As the local teachers observed this pattern repeat itself over a few years, they grew more confident in their own teaching abilities, and began to pick up on the successful teaching methods and ideas of the international staff. However, international staff still held significant roles in the classroom and were responsible for monitoring and reporting on student progress.

In 2016, a shortage of international teaching staff saw local staff put under pressure to take more responsibility for planning the classes. Having worked diligently under the supervision of international staff for many years, surely the staff were now ready to take this step, to be self-sufficient and plan, prepare and run their own classes, right? However, it was at this moment that Yspaniola realized that we had failed our loyal, hard working local staff in a big way.

Remembering the time when local teachers were told that there would be no more pre-prepared lesson plans, our long-term employee Ronny Charle, describes how all of sudden, they felt lost. The decision created confusion and panic amongst some staff members. “The transition was very hard. Suddenly, our local teachers were faced with having to create a lesson plan on their own for the first time.” To complicate matters, lesson plans had also always been prepared and stored on computers, whilst most of the local teachers had no access to computers or printers, and some were barely computer literate. Whereas international staff had been able to search the wealth of the internet for teaching methodologies, games and exciting thematic resources, the local staff only had paper and pens available to them in the center.

However, once the shock subsided, Ronny and other local teachers were eager to rise to the challenge, and improve upon the inconsistencies and cultural knowledge gaps that they had recognized as obstacles to student learning. They began to voice their ideas and envision  a new system, where they would take on more ownership of teaching methods. Ronny continues: “We had to sit down with both the international staff and local teachers to jointly create a new structured system that would move our organization forward and make it more sustainable.” Crucially, the team’s new dynamic had to be based on trust. International staff had to let go of previous lesson planning practices and teaching strategies, and trust the local teachers to bring their own creative style to the classes, whilst local teachers had to trust that the international team members would be open to listening, and embracing the new model, even where ideas were new and untested.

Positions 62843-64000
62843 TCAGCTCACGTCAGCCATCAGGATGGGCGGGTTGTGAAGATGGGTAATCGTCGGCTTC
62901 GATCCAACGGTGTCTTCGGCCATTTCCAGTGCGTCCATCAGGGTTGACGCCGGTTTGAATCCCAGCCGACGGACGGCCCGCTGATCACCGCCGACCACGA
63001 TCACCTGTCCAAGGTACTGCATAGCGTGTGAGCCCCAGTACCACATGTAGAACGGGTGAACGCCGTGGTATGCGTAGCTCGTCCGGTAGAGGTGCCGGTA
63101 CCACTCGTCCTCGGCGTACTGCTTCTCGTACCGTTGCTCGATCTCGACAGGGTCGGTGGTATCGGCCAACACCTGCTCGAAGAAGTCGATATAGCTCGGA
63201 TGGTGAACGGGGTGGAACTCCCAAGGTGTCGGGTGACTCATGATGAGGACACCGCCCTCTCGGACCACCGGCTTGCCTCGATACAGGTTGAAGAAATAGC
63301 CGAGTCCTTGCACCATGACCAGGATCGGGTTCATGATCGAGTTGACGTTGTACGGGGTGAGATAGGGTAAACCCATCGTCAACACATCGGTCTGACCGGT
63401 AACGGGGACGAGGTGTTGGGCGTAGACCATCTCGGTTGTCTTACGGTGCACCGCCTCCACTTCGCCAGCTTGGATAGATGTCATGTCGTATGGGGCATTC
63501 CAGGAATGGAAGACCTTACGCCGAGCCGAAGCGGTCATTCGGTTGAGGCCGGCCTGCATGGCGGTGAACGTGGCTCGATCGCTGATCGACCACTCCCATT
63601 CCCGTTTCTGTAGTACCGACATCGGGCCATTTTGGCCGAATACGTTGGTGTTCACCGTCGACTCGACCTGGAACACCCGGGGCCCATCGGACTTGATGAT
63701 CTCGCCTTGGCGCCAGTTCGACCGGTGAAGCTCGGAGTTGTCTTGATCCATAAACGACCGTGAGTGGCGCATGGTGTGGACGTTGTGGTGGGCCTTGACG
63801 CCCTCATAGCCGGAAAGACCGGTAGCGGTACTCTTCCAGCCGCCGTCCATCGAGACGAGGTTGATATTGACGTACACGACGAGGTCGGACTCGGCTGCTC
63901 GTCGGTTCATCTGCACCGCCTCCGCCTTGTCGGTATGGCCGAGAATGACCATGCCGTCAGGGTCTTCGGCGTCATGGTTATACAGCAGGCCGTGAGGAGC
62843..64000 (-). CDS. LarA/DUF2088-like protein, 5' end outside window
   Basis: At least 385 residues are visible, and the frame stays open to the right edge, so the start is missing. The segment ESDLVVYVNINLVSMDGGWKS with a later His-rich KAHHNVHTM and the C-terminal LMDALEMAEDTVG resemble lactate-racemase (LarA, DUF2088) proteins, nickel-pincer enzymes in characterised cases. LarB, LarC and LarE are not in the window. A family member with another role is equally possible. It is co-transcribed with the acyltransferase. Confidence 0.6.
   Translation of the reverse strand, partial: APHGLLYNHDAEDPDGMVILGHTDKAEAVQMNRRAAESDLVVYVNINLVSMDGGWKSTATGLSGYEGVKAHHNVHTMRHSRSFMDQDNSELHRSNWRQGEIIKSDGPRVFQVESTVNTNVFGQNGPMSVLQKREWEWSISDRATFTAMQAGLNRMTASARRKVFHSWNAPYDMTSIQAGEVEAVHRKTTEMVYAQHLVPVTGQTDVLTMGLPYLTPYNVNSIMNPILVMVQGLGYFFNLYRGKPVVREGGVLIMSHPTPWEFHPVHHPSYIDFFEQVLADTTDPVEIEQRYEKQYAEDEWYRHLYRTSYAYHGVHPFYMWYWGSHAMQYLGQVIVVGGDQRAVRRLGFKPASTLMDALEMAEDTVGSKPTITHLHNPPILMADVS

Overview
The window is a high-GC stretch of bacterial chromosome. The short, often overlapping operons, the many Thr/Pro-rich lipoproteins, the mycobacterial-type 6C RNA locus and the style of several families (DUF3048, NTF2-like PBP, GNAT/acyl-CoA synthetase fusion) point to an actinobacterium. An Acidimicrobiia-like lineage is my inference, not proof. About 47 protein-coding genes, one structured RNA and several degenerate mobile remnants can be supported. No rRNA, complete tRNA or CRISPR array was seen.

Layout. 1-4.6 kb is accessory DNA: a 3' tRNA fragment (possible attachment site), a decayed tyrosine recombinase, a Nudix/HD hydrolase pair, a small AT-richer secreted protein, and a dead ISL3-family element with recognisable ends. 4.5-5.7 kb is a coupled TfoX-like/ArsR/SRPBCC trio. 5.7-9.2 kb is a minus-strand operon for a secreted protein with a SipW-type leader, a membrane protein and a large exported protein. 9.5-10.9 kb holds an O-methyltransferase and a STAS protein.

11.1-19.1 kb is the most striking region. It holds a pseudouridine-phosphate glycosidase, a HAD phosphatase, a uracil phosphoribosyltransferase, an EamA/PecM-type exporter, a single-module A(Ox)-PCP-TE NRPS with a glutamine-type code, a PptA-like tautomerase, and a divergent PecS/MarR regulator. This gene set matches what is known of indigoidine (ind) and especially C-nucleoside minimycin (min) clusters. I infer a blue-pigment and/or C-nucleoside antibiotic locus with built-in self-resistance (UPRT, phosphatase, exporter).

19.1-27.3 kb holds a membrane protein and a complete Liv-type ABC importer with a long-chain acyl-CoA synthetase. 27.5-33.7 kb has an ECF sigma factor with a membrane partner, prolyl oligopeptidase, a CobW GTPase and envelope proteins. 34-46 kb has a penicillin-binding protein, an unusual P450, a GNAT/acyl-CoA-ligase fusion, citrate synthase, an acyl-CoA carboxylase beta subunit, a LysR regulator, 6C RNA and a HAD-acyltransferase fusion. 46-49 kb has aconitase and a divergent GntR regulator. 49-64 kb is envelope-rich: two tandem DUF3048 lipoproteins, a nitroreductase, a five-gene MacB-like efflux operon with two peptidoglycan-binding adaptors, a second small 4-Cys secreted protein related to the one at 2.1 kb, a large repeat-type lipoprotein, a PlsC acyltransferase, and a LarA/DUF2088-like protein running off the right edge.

The transition process was neither easy nor quick. The following months were a process of numerous workshops to train local teachers on different lesson planning techniques that would allow them to independently and creatively create their own classes. Teachers received laptops and training on how to use Google Drive to create, store, share lesson plans. In addition, all staff now have their own email address for team communication. It was a step by step process, and although at first the process was rocky, the teachers kept getting better at creating fun and innovative lessons. 

Today, Ronny Charle is our Learning Center Director. He runs the center along with his team of local teachers, who are all from the batey. He explains: “Our teachers are happier now that they all independently create their own lesson plans. After all, they are from the community and know the kids better than anyone else.”

By working for many years with a model which relied on short-term international staff, Yspaniola made a classic mistake, no doubt made by many other grassroots non-profits before us. We failed to recognize the great potential right within the community, in the teachers who worked hard alongside us every day. It was a tough lesson to learn, but by being open to change, listening to our local colleagues, and acting to correct our mistakes, we now have a sustainable model in place, and could not be prouder of our local team. Professional development sessions and curriculum development workshops are now a monthly fixture in our staff training calendar. One of our local teachers graduated with a degree in Education and one of our teaching assistants is on his way to also receive an Education degree, both thanks to scholarships provided by Yspaniola. Now more than ever, we are committed to supporting our local staff and giving them the resources they need to be fantastic teachers, and respected community leaders.  


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Aug 7, 2017
Yspaniola Holds Successful Summer Camp

By Anne-Sophie Gerald | Local Program Manager

May 8, 2017
Spring 2017: Update on New USP Selection Process and Ramon Begins Medical Internship

By Kayla Tamara Lemus | Princeton in Latin America Fellow

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Organization Information

Yspaniola Incorporated

Location: Jamaica Plain, MA - USA
Project Leader:
Alejandra Garcia Perez
North Haven , CT United States